|Publication number||US2959875 A|
|Publication date||Nov 15, 1960|
|Filing date||Nov 13, 1957|
|Priority date||Nov 13, 1957|
|Publication number||US 2959875 A, US 2959875A, US-A-2959875, US2959875 A, US2959875A|
|Inventors||Frese Jr Albert C|
|Original Assignee||Frese Jr Albert C|
|Export Citation||BiBTeX, EndNote, RefMan|
|Patent Citations (13), Referenced by (10), Classifications (7)|
|External Links: USPTO, USPTO Assignment, Espacenet|
Nov. 15, 1960 A. c. FRESE, JR 2,959,875
SLIP-PROOF SOCK LINING FOR SHOES Filed Nov. 15, 1957 2 Sheets-Sheet 1 WWW a Albert 6. Frese, J1: INVENTOR.
BY @Maai fi WWW EM Nov. 15, 1960 A. c. FRESE, JR
SLIP-PROOF SOCK LINING FOR SHOES 2 Sheets-Sheet 2 Filed Nov. 13, 1957 Albert 0. Ease, J; l N WEN TO K 9 BY @wm wfiawa; 3%
United States Patent O."
SLIP-PROOF SOCK LINING FOR SHOES Albert C. Frese, Jr., 102 Tabard Drive, San Antonio, Tex.
Filed Nov. 13, 1957, Ser. No. 696,124
2 Claims. (Cl. 36-71) This invention comprises a novel and useful slip-proof sock lining for shoes, and more particularly relates to a sock lining having a novel built-in construction for supporting a foot in a high heeled shoe to prevent slipping of the foot towards the toe portion thereof.
The primary object of this invention is to provide a sock lining incorporating therein means for effectively preventing the slipping of the foot towards the toe portion of a high heeled shoe.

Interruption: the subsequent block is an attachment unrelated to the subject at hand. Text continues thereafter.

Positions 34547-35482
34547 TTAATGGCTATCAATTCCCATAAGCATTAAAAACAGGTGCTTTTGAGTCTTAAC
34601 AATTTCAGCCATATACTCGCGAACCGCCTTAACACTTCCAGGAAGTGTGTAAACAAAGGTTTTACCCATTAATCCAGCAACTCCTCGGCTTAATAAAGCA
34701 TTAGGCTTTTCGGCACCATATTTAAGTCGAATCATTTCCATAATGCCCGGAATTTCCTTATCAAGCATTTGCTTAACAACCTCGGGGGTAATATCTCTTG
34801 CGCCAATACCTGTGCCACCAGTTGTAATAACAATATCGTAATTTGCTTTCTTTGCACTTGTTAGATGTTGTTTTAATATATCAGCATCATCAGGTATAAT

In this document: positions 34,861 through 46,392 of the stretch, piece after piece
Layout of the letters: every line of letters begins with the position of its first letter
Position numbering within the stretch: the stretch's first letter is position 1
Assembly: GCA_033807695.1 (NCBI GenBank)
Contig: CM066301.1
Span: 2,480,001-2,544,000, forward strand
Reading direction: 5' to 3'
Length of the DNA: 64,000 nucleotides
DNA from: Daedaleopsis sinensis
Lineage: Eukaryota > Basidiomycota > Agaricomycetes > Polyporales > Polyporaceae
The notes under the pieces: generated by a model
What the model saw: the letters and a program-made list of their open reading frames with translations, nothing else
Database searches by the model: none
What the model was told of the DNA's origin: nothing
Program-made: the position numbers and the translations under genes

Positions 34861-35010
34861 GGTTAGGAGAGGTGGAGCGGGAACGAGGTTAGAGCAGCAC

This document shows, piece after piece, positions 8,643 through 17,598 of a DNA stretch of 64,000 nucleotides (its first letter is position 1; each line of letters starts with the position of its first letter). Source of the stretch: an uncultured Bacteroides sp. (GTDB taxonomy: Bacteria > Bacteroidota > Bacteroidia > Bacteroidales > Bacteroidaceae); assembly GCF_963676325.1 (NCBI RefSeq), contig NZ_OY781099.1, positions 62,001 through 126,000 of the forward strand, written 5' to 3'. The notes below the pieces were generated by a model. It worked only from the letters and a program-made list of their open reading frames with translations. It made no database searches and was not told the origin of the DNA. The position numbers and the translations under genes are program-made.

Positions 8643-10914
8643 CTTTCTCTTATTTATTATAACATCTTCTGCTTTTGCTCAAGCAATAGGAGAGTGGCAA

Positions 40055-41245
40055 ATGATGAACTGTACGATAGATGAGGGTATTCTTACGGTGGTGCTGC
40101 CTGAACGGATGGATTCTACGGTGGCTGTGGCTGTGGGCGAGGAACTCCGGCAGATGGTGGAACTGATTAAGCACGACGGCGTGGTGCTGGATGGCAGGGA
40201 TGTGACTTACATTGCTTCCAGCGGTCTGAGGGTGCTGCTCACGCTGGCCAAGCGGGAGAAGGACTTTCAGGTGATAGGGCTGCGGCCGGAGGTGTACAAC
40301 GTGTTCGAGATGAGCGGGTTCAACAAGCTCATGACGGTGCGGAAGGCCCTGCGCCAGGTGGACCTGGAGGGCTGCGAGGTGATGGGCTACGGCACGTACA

A further object of the invention is to provide a sock lining having anti-slip means secured thereto and incorporated therein in a novel manner for the purpose above set forth.
Yet another object of the invention is to provide a slip-proof sock lining especially adapted for use with high heeled slippers and the like and which will provide a non-skid support for the heel and arch portion of a foot and for the metatarsal portion thereof in an improved manner.
These, together with other objects and advantages which will become subsequently apparent, reside in the details of construction and operation as more fully hereinafter described and claimed, reference being had to the accompanying drawings forming a part hereof, wherein like numerals refer to like parts throughout, and in which:
Figure l is a perspective view of a high heeled slipper incorporating therein the novel sock lining in accordance with this invention;
Figure 2 is a view in vertical longitudinal section through the shoe of Figure l and showing in dotted lines therein the position of a foot and the function of the Slipproof sock lining in supporting the latter;
Figure 3 is a top plan view and Figure 4 is a bottom plan view of the sock lining in accordance with this invention;
Figure 5 is a vertical longitudinal sectional view through the sock lining taken substantially upon the plane indicated by the section line 5-5 of Figure 3; and
Figure 6 is a vertical transverse sectional view of the heel portion of the sock lining taken substantially upon the plane indicated by section line 6--6 of Figure 3.
Although the slip-proof sock lining of this invention is not limited thereto, it is particularly useful in connection with a high heeled slipper such as that indicated at 10, and serves to prevent slippage of a foot from the heel portion of the shoe towards the toe portion thereof.
The shoe indicated at 10 has a counter portion 12, with a high heel 14 secured thereto, and a toe portion 16. The sock lining, designated generally by the numeral 18, consists of a sheet 20 of any suitable material having a heel'portion 22 and a toe portion 24 adapted to be receptively positioned upon the insole of a shoe in the manner shown in Figures 1 and 2.